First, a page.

Dems accuse Transportation Dept. of ‘improper lobbying’ on air traffic overhaul

Dems accuse Transportation Dept. of ‘improper lobbying’ on air traffic overhaul

House Democrats are accusing the Department of Transportation (DOT) of improperly lobbying Congress and other organizations to support a legislative effort to overhaul air traffic control.

The minority members on the House Transportation and Infrastructure and the Appropriations committees asked the DOT’s inspector general on Wednesday to investigate whether agency officials violated federal laws in urging support for a bill that would privatize the country’s air navigation system.
 
In a letter to the watchdog organization, the lawmakers claim that “at least four DOT political appointees” have contacted lawmakers and aviation or airport association representatives to build support for the bill, either through e-mails, written materials or phone calls.

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The lawmakers pointed to a memo emailed to Hill staff by Chris Brown, the associate administrator for government and industry affairs at the Federal Aviation Administration (FAA), that said “it’s time for the U.S. to join most of the industrialized world and separate its ATC system from the agency that also provides safety oversight.”

Brown previously worked for United Airlines and Airlines for America, which have long been pushing for the spinoff plan.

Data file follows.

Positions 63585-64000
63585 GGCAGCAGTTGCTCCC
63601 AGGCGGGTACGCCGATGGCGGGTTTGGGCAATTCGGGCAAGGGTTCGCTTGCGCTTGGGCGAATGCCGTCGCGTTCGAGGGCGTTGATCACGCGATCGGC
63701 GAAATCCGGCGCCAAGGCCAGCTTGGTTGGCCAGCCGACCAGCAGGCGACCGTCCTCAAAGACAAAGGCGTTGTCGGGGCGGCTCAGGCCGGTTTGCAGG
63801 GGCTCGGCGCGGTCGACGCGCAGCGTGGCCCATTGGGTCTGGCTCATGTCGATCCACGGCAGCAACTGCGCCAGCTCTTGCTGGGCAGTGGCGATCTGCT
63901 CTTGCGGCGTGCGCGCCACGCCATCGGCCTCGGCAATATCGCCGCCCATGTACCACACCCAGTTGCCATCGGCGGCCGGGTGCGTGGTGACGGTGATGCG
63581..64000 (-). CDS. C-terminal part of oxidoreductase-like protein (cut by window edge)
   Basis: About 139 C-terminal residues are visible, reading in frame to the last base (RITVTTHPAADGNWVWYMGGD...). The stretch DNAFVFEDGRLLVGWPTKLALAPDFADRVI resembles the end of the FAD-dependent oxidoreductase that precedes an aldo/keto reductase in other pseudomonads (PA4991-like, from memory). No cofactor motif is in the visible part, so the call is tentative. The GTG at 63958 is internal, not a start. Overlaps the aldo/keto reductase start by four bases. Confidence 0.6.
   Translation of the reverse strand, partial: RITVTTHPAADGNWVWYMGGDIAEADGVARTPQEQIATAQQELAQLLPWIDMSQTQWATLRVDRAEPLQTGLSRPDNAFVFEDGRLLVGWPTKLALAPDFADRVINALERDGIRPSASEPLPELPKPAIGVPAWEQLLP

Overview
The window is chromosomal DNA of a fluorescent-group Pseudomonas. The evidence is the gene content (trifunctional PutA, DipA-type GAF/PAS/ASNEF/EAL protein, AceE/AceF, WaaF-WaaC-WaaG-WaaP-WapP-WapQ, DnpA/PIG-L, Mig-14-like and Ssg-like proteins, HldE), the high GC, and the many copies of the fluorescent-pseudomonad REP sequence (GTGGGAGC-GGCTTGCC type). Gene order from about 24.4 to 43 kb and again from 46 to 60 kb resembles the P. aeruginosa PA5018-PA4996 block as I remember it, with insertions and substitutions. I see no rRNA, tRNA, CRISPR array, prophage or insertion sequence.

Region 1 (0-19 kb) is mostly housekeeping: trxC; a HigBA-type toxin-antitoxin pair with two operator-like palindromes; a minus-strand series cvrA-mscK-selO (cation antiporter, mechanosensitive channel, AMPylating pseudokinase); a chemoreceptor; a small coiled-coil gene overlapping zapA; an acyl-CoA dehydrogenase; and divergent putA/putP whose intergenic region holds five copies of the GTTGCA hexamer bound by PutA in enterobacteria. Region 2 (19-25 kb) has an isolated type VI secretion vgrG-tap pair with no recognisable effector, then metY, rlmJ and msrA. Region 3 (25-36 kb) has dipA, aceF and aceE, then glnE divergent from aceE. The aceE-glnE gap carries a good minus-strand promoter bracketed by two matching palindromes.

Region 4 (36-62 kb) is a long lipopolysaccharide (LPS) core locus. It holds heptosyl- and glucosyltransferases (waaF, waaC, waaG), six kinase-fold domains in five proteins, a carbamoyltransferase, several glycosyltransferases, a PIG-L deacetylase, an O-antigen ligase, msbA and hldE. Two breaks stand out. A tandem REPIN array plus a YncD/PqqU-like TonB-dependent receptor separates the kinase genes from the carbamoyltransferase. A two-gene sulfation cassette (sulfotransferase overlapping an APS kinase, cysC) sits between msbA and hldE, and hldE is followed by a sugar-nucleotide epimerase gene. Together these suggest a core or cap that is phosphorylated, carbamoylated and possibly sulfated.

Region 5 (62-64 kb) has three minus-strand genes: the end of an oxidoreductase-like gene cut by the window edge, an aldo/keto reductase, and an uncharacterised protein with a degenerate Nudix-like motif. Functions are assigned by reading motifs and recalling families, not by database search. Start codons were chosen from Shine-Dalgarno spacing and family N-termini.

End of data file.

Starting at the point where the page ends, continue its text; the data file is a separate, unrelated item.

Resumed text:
The letter also highlighted a DOT website outlining the proposal and included a report from The Hill that the White House sent a high-ranking official to Capitol Hill to woo skeptical Republicans on the plan.

Democrats argue that this violates federal anti-lobbying laws, which prohibit federal dollars from being used to “pay for any personal service, advertisement, telegram, telephone, letter … intended or designed to influence in any manner a Member of Congress, a jurisdiction, or any official of any government, to favor, adopt, or oppose, by vote or otherwise, any legislation.”

“Even when viewed in the light most favorable, these e-mails, phone calls, and other activities are highly irregular, at best,” the Democrats wrote.

A DOT spokeswoman said all information was shared in compliance with federal rules.

“The Department has shared factual information in support of the President’s Air Traffic Control Reform initiative with members of Congress and other stakeholders in response to questions and issues that have frequently come up," the DOT said. "This has been done in compliance with the Anti-Lobbying Act."

The Democratic letter comes as the battle over air traffic control heats up on both sides.

Supporters of the spinoff model, who have been working hard to educate members and the public about the proposal, say that opponents are just desperately scrambling to find new lines of attack against the idea.

The legislation has so far remained stalled in the House, while the Senate has decided not to include the proposal in a long-term aviation bill.